Vibrant art pieces hanging on wide walls. The sound of someone’s newly written freestyle blasting through the loudspeakers. The smell of chicken and waffles wafting through the rooms. People in different colored hairstyles, fashion choices, ages, races all together in one small space.
It’s not just another exhibition opening at a gallery in Detroit, but a party at a place many would describe as a home and safe space for artists in the city.
Unfortunately for the Baltimore Gallery, it’s also the closing exhibition.
On May 31, the gallery showcased art in a variety of styles by over 30 artists under the theme “Moven Pictures.” More than 200 people attended.
Founded as an open art gallery and event space in 2015, the Baltimore Gallery has been a staple in the black artist community. Owner Phil Simpson made it a priority to feature up and coming talent, and numerous black artists and musicians got their start at the gallery. And in rapidly gentrifying Milwaukee Junction, patrons and artists alike saw it as a place of refuge.
But Simpson announced that the Baltimore Gallery will be closing its doors June 30 this year so he can focus on other ventures.
Fans of the gallery agree that it’s a blow to the community. But they’re choosing to focus on the positives, and are hopeful that either the building or another venue can be a similar showcase for black artistic talent in the city.
“It was just love, all love”
Before Simpson took over in 2015, the Baltimore Gallery was known as Untitled Bottega. Simpson’s Detroit School of Arts friend Flaco Shalom founded it in a loft on Iron Street after being told his art wasn’t good enough to be exhibited. Eventually, the space became so popular that he had to move it to its bigger, current space on East Baltimore Street.
Artists such as Dej Loaf, Danny Brown, and Nolan the Ninja were just a few of the acts that performed there early in their careers.
“It was great, it was amazing. I wish I could live it over again,” Rapper The Monalyse recalls of the early days of Untitled Bottega. “It was just love, all love. I would go there to perform, it was a culture of people. It was like the OGs of the scene. And it was our space.”
Ken Brass, creator of the gallery’s longest running program, the “Sound Off Sundays” open mic, says it was an essential place for local artists. “Artists knew they could come here, find a place where they could create, grow, and learn things to hone their skills. ... It was a safe place for Detroit artists.”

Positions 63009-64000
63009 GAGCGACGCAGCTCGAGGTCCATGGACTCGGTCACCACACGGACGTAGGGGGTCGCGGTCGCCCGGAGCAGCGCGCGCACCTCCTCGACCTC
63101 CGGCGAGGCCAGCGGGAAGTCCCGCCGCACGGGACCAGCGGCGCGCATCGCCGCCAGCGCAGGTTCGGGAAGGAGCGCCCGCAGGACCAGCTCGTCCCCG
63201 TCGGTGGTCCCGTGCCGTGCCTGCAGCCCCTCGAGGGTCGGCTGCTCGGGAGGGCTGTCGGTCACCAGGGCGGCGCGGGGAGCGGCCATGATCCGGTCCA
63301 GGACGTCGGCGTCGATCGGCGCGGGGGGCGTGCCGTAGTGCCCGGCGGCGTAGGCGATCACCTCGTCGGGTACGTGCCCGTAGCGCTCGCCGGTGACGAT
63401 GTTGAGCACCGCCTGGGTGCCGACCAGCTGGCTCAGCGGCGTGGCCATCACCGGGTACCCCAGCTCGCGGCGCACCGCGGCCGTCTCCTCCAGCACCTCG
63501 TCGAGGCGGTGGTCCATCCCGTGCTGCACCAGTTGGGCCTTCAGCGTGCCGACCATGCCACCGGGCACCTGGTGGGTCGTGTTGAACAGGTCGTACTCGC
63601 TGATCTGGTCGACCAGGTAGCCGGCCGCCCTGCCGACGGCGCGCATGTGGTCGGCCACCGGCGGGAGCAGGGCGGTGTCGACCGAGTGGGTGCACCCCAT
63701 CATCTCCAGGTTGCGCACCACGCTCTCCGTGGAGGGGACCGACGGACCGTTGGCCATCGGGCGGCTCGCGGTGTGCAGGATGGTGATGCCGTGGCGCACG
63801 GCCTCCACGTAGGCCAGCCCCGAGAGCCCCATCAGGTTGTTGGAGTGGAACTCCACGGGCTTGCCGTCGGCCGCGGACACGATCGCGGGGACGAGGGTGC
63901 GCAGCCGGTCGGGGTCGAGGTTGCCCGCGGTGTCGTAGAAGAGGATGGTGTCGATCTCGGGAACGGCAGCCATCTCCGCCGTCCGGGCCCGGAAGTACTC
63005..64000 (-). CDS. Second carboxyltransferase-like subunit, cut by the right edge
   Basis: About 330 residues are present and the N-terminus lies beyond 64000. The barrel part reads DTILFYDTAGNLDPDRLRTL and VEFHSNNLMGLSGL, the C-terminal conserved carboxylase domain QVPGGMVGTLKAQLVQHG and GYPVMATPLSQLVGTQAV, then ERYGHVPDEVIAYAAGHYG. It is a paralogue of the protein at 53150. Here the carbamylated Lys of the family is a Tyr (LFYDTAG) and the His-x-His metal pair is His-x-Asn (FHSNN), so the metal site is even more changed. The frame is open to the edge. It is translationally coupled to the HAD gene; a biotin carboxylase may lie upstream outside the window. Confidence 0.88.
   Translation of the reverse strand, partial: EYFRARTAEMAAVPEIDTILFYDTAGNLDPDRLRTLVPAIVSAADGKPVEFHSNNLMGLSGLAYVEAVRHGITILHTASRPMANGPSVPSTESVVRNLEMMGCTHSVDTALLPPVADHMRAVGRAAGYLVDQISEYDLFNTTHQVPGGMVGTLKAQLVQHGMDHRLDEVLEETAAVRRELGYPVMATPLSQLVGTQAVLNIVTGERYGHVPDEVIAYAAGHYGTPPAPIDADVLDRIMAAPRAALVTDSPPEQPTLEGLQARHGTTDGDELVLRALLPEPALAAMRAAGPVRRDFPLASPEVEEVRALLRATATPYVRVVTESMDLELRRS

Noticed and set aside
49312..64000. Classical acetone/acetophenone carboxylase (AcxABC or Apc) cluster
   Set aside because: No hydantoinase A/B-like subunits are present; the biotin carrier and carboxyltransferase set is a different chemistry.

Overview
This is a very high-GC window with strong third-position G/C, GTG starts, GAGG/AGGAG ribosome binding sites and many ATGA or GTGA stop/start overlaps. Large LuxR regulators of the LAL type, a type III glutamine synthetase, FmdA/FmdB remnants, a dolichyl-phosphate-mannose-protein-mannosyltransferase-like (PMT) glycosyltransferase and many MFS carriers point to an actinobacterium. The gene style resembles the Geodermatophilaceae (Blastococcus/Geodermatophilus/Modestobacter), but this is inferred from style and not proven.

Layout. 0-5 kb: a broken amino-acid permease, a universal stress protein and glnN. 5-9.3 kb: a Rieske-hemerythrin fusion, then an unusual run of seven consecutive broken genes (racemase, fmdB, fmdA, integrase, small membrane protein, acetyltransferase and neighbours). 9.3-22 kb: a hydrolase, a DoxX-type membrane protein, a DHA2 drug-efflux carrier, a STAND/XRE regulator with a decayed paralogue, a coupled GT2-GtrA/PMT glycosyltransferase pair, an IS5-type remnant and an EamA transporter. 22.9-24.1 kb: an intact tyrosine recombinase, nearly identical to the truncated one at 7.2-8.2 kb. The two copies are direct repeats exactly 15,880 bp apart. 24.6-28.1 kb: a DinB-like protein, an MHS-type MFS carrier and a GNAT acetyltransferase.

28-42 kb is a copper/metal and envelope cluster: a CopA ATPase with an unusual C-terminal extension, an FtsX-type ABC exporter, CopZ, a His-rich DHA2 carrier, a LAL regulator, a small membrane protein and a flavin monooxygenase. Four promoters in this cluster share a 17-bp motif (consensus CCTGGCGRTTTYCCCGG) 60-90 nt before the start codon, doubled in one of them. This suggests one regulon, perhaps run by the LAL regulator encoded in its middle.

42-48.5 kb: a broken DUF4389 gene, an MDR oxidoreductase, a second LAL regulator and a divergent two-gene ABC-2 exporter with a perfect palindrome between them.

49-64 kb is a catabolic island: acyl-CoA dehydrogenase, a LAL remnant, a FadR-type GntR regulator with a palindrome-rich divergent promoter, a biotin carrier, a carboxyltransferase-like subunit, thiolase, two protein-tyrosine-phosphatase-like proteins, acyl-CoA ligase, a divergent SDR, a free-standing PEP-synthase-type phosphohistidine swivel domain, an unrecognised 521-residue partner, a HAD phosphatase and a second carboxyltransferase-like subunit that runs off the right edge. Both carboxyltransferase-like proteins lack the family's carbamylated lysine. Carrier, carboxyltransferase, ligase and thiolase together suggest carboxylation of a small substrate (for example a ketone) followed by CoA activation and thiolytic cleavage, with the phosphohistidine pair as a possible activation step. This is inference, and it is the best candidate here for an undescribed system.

Shalom began looking for someone else to run the gallery full time in September 2014. He asked Phil Simpson, who had just left TechTown Detroit was looking for a new venture.
Although Simpson was a creative person, he never expected to ever run a gallery. “I have always been an artist, always been creative, and always dreamed of having a space for artists,” Simpson says. “Not exactly an art gallery, but a space for people to create and showcase.”
He got the keys in December and opened January 1 under a new name: The Baltimore Gallery.
Although under new management and expanding to become an event space, it remained a respected place in the community. “It was a place of black excellence, is the best way to put it,” Brass says. “People knew this was a place they could go and experience the real artistry of Detroit and not the makeshift corporate part of it.”
And it was still a vital place for young artists. Tony Whlgn, a founder of a group that fosters creative entrepreneurs, painted a mural for the gallery. He credits Baltimore Gallery as a place where him and others could grow as artists and people.
“It gave a platform for youth and individuals like myself, who had an interest in learning more about art and growing within the community,” Whlgn says. “It also taught us how to use things in a multi-purpose manner. Watching Phil convert it from an art gallery to an event space to mural festival to a block party showed how innovative individuals could be.”
The final days
The Baltimore Gallery has remained popular throughout the years, and Simpson says there aren’t any pressing financial issues. But the gallery is closing nonetheless.
For Simpson, the reasons are entirely personal: He wants to spend more time with his family. “I fell in love running an art gallery, but was never an events person. Now that I started a family, I want to be home more.”
Simpson also plans to focus on his company, The Smile Brand, with his wife. He’ll stay connected to the art community and do pop-up exhibits.
When the news was announced, artists were understandably saddened. “It’s a loss in our community,” Whlgn says. “People don’t understand how important it is to have a space like that at this moment.”
But Whlgn is optimistic another place like the Baltimore Gallery can succeed; this closure will just push the black artistic community to find another. NorWest Gallery of Art in Grandmont-Rosedale, for example, fills a similar niche in the black artistic community.
“With gentrification, artists in Detroit are always fighting for space,” Whlgn says.
Simpson has made sure the last months were memorable. There’s been a whole slate of events, including a “Sound Off Sundays” on the gallery’s final day.
“A lot of pops-up and appreciation events to be able to say thank you to everyone for supporting the gallery this long,” Simpsons says.
For Simpson, one thing is clear: the gallery will end, buy the artistry won’t. “No matter without this space, I know artists will keep thriving and we gonna meet in another space.”